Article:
Neurodiversity and Mental Health: Learning to Accept Change in Order to Grow 

Change is difficult for me because it alters the way I think about things. Which is obvious. It does for everyone. But my thinking doesn’t adjust or shift easily, making dealing with change sometimes a debilitating act. It forces me into an altered state. Where if too many things are different, it’s like it triggers my fear response. And I freeze. Or I explode. Fleeing or fighting. 

Auditory Processing

Mental Health and Regulation: How Music Is a Sensory Savior 

We recently splurged on getting a Bluetooth music fan installed in our bathroom. It’s awesome. It plays music like you’re at a club. So now I dance in the shower like that’s where I’m at. 

Dancing and singing and listening to music can take me out of some of my worst moments. And send me to places I wouldn’t know how to get to without it. Music is one of my most cherished mediums. It’s poetry. It keeps me regulated. It’s my sensory savior.


Mental Health and Change: Depression Comes with Transition (But It’s Okay)

A few weeks ago while packing to move to our new house, I came across the essay, "Losing It," by Dominique Browning that appeared in The New York Times Magazine in 2010. An essay that spoke to me so much that I’ve saved it for almost a decade. It’s something that calls to me often. But it was lost for years. So when I found it while packing, I put it with the things that would end up on my desk in the new house. So I wouldn’t lose it again.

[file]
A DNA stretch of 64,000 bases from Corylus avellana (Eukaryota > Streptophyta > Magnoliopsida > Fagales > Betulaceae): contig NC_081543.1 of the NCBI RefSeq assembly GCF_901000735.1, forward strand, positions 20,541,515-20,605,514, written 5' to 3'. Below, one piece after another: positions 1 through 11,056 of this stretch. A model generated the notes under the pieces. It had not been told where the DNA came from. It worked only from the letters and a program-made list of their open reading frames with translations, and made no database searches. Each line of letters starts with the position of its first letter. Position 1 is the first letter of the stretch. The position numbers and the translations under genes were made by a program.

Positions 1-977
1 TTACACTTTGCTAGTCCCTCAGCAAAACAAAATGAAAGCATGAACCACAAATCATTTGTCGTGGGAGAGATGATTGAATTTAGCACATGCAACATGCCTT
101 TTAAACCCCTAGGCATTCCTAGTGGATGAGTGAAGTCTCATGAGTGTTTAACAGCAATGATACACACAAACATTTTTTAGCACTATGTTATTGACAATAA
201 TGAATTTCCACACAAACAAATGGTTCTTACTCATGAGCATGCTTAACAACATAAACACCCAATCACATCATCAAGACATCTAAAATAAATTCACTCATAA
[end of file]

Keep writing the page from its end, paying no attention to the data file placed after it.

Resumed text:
Neurodiversity and Traveling: 16 Ways to Meet Your Needs While Away

When I was a little girl, I imagined I could shrink my bedroom into a box that would fit in the palm of my hand and that I could magically put it back to its original size wherever I went. To keep me safe. And to have everything I needed with me while traveling.

Now, in my late thirties, I find traveling difficult not only because of the inevitable changes in routines and environments and overwhelming interactions and stimulation, but because of the number of things I need to bring with me in order to have my needs met while away. But, not only is traveling sometimes necessary, I also love breathing in the air of a place I’ve never been before. Feeling adventurous, and if only for moments at a time, free.

Auditory Processing

Noise-friendly Neighborhoods: A Sensory Utopia

It’s 9 a.m. I have my tea, my weighted blanket and my morning’s readings. I am calm. Regulated. Even quite peaceful. Then it starts. I always hope it’s just a truck passing by, but I’m not so lucky today. One of my neighbors has started mowing their lawn. A noise that is detrimental to my well-being. Before the panic can ensue, causing my body to become completely unregulated, I get up quickly and turn on the loud oven fan to try to drown the noise out. I grab my noise-canceling headphones. I settle back in, relieved I acted before the noise got to me. But I can still hear it. I can feel it. So I put on some brainwave music through my noise-canceling headphones to try to calm my nerves. And breathe.

Loud sounds, especially those with a high pitch or a heavy vibration, cause me to feel out of my mind. Well, technically, out of my body. Putting all of my on-edge nerves over the edge. And the danger is that many of these sounds can send my body into an immediate fight-or-flight response.